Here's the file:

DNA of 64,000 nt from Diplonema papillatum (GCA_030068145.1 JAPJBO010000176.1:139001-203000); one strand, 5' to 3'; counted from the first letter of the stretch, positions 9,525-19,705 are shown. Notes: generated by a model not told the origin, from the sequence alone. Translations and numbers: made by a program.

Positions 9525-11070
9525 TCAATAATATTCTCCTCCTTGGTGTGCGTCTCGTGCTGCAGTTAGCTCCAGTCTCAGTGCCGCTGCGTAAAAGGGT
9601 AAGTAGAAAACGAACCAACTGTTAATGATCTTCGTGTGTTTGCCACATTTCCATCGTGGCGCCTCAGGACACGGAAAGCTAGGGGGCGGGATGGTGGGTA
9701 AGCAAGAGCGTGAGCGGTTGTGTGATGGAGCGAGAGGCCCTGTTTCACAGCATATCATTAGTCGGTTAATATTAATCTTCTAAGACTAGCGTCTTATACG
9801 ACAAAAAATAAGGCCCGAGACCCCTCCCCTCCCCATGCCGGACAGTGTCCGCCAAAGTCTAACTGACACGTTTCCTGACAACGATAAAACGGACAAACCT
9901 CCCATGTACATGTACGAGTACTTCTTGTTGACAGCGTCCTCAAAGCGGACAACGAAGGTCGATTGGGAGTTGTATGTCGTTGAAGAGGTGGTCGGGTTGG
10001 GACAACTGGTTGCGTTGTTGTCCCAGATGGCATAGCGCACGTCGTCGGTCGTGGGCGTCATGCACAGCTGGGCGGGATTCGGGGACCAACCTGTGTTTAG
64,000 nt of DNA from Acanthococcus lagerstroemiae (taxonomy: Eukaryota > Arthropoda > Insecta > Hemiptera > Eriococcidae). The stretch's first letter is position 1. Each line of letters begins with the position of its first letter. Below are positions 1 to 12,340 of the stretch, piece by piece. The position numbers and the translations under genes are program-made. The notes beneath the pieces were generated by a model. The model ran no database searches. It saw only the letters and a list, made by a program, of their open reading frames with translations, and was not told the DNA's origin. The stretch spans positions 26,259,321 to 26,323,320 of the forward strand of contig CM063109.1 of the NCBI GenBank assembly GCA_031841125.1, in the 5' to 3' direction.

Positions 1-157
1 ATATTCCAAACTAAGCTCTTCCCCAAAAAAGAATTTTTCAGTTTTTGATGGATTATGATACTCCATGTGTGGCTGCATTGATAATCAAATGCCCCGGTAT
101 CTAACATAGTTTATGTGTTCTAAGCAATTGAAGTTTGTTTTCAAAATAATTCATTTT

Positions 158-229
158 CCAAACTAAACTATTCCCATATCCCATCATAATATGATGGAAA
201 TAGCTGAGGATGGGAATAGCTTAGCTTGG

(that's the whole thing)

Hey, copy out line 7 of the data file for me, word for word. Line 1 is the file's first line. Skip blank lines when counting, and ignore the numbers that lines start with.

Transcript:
9901 CCCATGTACATGTACGAGTACTTCTTGTTGACAGCGTCCTCAAAGCGGACAACGAAGGTCGATTGGGAGTTGTATGTCGTTGAAGAGGTGGTCGGGTTGG